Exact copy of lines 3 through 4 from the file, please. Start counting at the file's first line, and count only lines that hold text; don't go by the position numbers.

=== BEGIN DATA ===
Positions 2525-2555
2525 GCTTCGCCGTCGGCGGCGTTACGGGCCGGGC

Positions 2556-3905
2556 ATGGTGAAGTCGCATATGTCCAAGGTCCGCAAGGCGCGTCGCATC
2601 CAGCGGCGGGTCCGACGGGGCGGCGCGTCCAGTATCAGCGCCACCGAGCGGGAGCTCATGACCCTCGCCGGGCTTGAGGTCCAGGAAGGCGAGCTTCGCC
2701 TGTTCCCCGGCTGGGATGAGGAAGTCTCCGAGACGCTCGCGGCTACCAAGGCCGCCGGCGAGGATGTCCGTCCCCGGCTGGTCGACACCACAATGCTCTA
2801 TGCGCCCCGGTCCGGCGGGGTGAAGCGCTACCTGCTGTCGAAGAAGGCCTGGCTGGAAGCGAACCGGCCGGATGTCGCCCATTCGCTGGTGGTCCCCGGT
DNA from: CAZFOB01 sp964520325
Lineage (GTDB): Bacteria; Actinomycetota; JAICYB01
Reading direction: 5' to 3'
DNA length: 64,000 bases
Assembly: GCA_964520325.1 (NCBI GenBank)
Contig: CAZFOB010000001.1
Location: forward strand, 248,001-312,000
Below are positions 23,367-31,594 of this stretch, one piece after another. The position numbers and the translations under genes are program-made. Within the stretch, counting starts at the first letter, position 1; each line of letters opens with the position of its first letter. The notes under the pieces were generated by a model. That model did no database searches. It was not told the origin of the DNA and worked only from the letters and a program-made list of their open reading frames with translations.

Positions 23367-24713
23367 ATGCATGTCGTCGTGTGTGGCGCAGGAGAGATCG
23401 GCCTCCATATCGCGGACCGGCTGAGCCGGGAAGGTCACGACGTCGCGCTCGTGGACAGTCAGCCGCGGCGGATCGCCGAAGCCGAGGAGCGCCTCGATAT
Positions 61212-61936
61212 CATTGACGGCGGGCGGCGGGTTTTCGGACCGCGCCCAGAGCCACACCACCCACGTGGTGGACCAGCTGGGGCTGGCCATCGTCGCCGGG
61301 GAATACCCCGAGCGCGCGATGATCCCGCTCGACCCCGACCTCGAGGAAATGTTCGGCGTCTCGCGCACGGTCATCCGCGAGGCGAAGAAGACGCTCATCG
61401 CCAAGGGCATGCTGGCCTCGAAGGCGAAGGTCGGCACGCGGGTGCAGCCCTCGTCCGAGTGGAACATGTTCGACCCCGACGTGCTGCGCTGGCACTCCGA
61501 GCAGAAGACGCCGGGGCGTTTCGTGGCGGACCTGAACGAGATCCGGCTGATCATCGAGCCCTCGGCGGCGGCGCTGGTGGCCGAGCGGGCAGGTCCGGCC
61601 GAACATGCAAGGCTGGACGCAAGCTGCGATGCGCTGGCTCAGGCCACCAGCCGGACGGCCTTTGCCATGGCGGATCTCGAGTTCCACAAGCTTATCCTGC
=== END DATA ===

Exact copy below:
Positions 2556-3905
2556 ATGGTGAAGTCGCATATGTCCAAGGTCCGCAAGGCGCGTCGCATC